Director of Undergraduate Education, School of Health Sciences, University of Nottingham, UK
The International Year of the Nurse and Midwife in 2020 has demonstrated the strength of nurses across the world. Whilst it may not be how it was intended to celebrate our profession, the COVID-19 pandemic has meant that nurses have shown just how versatile, knowledgeable and able they are in adapting to new situations. This has come at a cost to some in their ways of delivering care, the challenge of engaging with families and friends and their own physical and mental health. So why do we do it?
We do it because being a nurse is a privilege. We are invited to take part in someone’s life when they are vulnerable and we try our upmost to make a difference. This may be in a number of ways as health promoters, health preventers, health educationalists or in health maintenance. We empower individuals to review their lifestyles to make decisions that enable them to live and die with compassion and caring. We are at the forefront of new ways of working and use our creativity and innovation to ensure that care provision is based on evidence and understanding.
Sean Harrington, Matthew Grundy-Bowers and Eamonn McKeown demonstrate this in their qualitative study on the experiences of London-based men who have sex with men while using PrEP. The voices of the participants are heard clearly through the article and they add to our understanding of what it is like for these men who incorporate PrEP into their lives. It explores the emotional, mental and physical aspects of PrEP use, which enables us as nurses to engage more effectively with individuals by sharing these described experiences with others.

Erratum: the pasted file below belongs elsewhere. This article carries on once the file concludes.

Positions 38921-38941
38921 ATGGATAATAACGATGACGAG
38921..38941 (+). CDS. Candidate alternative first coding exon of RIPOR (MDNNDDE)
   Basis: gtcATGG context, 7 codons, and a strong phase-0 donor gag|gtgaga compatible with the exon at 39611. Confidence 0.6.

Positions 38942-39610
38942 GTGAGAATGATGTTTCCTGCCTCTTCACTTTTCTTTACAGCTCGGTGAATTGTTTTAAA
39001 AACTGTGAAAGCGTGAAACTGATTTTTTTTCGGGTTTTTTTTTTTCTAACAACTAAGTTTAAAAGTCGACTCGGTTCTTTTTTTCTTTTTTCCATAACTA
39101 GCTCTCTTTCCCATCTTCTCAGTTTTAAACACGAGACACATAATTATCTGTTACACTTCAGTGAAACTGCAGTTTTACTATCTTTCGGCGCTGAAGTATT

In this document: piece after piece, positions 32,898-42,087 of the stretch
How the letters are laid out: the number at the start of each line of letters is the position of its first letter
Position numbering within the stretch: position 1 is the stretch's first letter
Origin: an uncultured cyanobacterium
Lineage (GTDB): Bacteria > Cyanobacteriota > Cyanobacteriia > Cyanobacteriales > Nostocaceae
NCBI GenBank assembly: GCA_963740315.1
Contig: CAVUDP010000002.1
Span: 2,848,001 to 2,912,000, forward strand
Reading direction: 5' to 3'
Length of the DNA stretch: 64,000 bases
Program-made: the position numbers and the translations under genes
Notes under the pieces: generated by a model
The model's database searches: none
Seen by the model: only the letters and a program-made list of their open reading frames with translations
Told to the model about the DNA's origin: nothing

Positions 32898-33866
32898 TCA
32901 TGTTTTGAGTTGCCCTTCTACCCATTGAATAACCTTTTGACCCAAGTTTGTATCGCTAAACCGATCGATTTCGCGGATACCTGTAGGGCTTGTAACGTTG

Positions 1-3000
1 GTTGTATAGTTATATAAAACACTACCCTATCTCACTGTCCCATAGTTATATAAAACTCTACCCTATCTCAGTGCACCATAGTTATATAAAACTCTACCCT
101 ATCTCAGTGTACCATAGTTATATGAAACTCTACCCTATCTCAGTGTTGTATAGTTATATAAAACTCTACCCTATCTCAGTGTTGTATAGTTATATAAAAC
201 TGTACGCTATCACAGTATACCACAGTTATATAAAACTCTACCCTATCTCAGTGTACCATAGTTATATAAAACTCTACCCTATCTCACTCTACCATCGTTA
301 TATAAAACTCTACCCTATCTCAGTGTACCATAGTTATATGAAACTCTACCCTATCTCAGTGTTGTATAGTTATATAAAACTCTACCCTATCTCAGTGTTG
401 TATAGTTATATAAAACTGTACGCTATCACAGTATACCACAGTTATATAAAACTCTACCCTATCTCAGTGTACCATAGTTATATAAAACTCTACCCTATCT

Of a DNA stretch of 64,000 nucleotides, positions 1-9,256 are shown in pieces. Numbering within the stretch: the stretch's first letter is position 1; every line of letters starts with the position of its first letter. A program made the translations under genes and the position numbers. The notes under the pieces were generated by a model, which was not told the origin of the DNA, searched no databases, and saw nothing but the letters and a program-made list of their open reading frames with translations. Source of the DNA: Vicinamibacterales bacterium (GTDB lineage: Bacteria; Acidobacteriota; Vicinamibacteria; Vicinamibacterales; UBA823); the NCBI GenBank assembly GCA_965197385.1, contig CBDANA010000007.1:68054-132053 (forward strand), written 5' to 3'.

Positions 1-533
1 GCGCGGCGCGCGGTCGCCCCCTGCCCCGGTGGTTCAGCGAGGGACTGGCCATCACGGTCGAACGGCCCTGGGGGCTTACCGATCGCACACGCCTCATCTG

Using self-care management as their focus, Andrés Brito Villa, Maria Paola Caruso and Federica Dellafiore demonstrate that self-care practice and abilities in individuals with HIV can wane over time. Their cross-sectional study on Italians with HIV shows that the nursing role of a health promoter is an ongoing and challenging one, to assist individuals with their own decision making.
But nurses do not do this alone. As Linekar identified in her discussion of teamwork , nurses are not soloists but are part of a much larger orchestra of disciplines and agencies working towards the same goals. At times, we may take the spotlight and lead the way in conducting the orchestra and at other times, we take our place among our colleagues to ensure the tune is melodious.
However, working in the field of HIV can be challenging for staff at times. Matt Wills, HIV social care coordinator, provides an honest reflection of his own journey through burnout from secondary trauma when the support of others became important in allowing recovery to happen.
In his CPD article, Darren Brown, a specialist HIV physiotherapist, encourages us to explore our understanding of HIV, disability and rehabilitation. This is an excellent example of learning from the specific skills and knowledge of our colleagues.
Being a nurse is a moniker I wear proudly. I am neither impressed nor amazed by what nurses can achieve because I know that we are courageous, skilled and knowledgeable doers. We place the individuals in our care at the centre of what we do and we collaborate with others to ensure their experience is of the best care available. We have demonstrated this with clarity so far in 2020. So, in the International Year of the Nurse and Midwife I hold my head high for my profession and continue to be grateful to work alongside others who place the individual at the heart of it all. Thank you all for your commitment, compassion and caring. This is a privilege we can be proud of.
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